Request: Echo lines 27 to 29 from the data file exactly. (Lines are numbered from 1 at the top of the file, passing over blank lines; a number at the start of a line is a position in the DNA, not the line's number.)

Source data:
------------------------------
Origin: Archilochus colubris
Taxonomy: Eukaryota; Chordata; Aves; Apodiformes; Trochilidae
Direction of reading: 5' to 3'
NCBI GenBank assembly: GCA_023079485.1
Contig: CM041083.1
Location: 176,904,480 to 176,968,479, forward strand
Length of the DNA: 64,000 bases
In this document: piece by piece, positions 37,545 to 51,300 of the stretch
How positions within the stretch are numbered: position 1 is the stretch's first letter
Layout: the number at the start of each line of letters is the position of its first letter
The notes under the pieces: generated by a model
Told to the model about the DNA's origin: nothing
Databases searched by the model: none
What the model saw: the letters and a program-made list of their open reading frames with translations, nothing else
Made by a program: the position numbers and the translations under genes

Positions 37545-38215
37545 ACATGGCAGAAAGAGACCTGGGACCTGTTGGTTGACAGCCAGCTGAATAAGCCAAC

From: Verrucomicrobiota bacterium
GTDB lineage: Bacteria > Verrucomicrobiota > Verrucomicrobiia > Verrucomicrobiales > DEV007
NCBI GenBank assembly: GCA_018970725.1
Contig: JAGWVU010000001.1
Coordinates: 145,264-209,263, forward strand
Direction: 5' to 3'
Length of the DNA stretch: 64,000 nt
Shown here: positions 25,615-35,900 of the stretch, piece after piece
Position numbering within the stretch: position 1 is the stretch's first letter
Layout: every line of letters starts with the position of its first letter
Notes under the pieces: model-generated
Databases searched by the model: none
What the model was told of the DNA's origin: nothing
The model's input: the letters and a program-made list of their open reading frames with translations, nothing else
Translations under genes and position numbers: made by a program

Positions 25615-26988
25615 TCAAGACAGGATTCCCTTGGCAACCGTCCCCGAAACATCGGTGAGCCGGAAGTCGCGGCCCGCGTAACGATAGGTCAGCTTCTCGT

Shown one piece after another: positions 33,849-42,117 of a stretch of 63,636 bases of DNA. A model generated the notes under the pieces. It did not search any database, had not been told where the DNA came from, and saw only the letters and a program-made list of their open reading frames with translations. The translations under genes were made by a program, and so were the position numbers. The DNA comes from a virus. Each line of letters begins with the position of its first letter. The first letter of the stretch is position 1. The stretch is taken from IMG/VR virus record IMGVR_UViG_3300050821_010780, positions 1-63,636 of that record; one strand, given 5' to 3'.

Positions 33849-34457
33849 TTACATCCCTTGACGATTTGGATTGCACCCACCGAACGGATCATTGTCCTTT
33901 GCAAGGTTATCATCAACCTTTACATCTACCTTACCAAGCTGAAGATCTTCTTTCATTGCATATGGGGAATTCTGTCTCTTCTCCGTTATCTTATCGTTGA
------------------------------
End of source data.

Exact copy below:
Layout: every line of letters starts with the position of its first letter
Notes under the pieces: model-generated
Databases searched by the model: none